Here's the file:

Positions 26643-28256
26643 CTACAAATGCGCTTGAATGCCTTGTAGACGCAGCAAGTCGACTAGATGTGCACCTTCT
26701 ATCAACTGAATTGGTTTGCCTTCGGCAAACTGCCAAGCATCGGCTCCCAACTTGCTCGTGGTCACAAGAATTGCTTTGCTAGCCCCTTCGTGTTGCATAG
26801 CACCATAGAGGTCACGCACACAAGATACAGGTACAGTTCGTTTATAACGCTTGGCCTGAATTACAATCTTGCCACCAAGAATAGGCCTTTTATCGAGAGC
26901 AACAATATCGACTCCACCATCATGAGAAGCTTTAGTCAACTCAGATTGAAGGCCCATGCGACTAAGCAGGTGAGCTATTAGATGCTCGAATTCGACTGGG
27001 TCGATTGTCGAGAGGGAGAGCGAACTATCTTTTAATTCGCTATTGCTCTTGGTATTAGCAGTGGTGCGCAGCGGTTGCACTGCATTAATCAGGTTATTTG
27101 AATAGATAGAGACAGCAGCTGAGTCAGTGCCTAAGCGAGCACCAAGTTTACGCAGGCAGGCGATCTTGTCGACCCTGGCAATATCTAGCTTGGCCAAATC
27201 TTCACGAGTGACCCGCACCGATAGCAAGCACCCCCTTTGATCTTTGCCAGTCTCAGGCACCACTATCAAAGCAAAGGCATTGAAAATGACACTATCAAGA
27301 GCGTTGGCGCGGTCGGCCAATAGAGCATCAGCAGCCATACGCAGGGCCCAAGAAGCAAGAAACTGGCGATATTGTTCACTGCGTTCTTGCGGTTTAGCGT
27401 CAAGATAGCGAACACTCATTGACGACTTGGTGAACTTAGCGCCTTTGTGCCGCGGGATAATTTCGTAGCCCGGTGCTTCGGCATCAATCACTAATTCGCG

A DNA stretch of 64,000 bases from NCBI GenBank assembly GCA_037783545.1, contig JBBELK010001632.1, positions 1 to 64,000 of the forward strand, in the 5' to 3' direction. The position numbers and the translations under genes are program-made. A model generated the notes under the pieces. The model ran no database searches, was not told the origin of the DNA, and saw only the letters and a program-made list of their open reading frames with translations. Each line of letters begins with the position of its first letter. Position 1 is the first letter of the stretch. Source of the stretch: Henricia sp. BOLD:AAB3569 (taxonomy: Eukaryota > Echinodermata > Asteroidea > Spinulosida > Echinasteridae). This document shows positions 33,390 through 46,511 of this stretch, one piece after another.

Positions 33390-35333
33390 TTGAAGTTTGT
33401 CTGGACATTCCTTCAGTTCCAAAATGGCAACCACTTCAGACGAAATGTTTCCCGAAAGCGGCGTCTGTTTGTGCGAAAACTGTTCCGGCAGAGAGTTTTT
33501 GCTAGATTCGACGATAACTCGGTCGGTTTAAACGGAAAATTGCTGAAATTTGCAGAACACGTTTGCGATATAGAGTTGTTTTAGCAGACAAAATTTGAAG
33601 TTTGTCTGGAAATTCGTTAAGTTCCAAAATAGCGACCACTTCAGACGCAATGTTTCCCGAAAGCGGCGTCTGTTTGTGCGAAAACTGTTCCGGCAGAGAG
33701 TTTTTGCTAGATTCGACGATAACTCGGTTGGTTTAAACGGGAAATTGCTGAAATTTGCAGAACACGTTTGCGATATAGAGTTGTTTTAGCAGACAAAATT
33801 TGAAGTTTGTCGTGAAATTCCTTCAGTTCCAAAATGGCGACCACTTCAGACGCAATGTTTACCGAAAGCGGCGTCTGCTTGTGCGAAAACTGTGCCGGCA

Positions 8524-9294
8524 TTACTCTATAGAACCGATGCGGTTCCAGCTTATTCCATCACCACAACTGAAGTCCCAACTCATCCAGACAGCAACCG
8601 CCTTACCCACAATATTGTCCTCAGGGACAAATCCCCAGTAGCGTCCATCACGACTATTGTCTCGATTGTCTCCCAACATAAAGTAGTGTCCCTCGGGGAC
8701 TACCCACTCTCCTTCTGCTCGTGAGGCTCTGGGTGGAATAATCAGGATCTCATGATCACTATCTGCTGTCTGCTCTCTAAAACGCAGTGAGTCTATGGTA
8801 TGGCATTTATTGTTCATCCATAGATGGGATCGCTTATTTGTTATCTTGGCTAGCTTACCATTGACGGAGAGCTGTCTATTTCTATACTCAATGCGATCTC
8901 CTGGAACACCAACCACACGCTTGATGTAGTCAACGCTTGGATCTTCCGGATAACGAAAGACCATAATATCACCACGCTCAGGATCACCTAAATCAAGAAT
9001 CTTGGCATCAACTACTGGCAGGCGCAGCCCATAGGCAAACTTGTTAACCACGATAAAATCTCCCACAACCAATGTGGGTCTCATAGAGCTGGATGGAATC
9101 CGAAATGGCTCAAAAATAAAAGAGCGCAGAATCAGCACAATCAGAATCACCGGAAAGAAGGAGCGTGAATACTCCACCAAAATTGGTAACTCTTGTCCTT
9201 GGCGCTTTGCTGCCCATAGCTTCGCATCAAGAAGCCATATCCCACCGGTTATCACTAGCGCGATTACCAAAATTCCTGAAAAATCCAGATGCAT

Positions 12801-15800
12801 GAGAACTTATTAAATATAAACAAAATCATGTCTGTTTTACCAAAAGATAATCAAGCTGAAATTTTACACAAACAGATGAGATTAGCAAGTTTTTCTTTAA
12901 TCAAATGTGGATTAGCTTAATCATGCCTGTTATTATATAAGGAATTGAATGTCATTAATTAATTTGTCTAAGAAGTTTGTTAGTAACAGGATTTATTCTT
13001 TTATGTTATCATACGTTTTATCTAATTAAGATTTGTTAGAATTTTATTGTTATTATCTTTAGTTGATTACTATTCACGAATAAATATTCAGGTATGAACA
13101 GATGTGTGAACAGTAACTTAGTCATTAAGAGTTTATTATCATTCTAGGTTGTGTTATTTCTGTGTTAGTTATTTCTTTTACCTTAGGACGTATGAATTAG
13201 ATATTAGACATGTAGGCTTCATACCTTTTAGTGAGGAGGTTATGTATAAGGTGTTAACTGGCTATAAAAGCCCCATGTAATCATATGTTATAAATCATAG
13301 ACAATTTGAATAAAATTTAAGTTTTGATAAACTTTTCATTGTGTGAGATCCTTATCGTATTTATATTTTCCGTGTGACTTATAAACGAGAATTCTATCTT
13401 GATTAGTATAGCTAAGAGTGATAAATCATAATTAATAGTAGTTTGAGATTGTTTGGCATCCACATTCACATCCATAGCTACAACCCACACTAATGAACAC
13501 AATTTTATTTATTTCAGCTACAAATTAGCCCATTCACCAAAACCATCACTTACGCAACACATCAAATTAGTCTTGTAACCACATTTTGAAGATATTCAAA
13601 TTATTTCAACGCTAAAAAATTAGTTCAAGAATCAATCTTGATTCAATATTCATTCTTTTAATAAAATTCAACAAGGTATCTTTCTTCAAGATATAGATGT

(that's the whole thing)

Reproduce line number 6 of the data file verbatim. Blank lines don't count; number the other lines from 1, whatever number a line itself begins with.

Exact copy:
27001 TCGATTGTCGAGAGGGAGAGCGAACTATCTTTTAATTCGCTATTGCTCTTGGTATTAGCAGTGGTGCGCAGCGGTTGCACTGCATTAATCAGGTTATTTG